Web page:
How Profits Created The Prosperity We Enjoy Today

The profit motive produced vacuum cleaners, dishwashers, automobiles, air conditioners, TVs, personal computers, cell phones, and countless other luxuries we enjoy today.

Practically every item we engage with daily (our car, cell phone, food, clothes, tooth brush, etc.) was produced by people seeking profit.

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Our jobs and paychecks are also based on the profit motive. Even government and non-profit organizations are made possible by the profit from private companies and the wages of their workers.

What is Profit?

In the free world, most of our wants and needs are made possible by profit. It is not an exaggeration to say that profit makes the world go ’round! So, what is profit? Perhaps this question is best answered in the words of the economist Walter E. Williams:

“Prior to capitalism, the way people amassed great wealth was by looting, plundering and enslaving their fellow man. With the rise of capitalism, it became possible to amass great wealth by serving and pleasing your fellow man.”

“Profit” in a free economy is the financial surplus that remains for a business from the amount charged to a consumer for a desired product or service after accounting/paying for all related costs. Producers earn sustained profits through customer satisfaction and loyalty. Profits are an indicator of how well a business is serving customers within the tax and regulatory climate they compete in.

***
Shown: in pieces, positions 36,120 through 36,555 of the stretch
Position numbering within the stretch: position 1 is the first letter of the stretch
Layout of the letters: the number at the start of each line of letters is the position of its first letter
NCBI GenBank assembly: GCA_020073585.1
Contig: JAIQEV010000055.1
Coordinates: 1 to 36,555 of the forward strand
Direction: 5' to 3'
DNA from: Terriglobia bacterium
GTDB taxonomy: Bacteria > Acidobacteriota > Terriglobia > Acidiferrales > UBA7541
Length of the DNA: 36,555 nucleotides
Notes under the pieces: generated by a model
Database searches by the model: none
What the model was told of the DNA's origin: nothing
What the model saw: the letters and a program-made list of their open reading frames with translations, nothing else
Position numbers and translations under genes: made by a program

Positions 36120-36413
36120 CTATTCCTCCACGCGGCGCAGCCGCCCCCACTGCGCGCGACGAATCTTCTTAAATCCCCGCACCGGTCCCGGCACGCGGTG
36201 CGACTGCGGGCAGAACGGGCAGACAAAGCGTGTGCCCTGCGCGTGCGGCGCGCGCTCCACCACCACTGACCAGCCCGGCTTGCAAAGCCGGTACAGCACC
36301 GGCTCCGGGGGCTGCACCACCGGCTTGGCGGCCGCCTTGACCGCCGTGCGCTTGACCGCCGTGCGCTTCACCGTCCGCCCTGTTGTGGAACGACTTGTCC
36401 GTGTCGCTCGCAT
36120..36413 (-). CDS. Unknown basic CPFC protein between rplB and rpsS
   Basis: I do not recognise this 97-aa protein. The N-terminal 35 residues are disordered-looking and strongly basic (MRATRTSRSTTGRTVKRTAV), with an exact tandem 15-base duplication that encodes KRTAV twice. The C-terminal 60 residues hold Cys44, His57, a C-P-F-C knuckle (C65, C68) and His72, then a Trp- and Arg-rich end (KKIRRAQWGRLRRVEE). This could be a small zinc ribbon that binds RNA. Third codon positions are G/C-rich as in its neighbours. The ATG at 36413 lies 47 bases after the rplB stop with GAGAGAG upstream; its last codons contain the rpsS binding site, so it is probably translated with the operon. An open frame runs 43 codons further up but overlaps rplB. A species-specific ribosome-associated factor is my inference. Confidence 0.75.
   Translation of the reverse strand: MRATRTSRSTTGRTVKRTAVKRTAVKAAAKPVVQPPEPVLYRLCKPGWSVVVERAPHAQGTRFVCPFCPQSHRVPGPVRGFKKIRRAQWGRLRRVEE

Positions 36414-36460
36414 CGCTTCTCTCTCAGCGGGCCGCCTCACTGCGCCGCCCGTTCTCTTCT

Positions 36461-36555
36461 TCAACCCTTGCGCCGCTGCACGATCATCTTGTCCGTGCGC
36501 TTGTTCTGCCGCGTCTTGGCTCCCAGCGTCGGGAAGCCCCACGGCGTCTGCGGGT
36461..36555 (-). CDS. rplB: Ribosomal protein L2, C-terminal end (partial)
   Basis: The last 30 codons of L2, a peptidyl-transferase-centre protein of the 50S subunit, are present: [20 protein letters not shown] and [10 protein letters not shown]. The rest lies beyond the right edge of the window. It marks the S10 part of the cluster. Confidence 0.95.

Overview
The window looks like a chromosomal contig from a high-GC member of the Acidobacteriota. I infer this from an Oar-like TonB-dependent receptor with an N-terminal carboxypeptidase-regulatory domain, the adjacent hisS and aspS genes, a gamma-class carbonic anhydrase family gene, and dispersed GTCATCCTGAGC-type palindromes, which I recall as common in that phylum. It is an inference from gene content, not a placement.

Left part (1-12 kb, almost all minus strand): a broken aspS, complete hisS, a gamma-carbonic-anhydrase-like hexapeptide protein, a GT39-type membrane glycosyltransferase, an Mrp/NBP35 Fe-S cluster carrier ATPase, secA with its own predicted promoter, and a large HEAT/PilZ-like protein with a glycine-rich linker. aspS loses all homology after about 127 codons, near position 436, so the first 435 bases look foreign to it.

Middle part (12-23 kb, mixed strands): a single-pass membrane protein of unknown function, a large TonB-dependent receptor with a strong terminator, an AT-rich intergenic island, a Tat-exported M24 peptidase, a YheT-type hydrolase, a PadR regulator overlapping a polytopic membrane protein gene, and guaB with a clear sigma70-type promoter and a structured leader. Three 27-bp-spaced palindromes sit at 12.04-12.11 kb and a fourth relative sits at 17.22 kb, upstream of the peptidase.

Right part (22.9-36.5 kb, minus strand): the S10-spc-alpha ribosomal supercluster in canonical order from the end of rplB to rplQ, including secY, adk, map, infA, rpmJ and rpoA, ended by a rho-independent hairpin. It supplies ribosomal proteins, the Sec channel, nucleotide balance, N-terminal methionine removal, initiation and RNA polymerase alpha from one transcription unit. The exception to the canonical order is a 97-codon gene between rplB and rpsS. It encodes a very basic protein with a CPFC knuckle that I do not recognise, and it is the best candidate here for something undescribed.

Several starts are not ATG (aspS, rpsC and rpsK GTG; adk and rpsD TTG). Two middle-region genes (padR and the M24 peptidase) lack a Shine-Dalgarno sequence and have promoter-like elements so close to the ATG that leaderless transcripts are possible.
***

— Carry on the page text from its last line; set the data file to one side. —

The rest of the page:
Profitable companies grow by serving their customers and finding new ways to fill a need at a competitive price. As a rule, profit-seekers must never forget that competitors — actual and potential — are a threat to take their profits. The profit-seeker also must keep mistakes to a minimum or the consumer will take their business elsewhere. This is known as “consumer sovereignty.”

In a truly free market, the consumer is “royalty” and the producer a “servant.” If the servant serves competently the consumer will bestow profit and help determine the success of a company. If producers do not satisfy consumers, profits will turn into losses, as customers choose to buy elsewhere and “not settle.” Profits are precarious when the “customer is king.”

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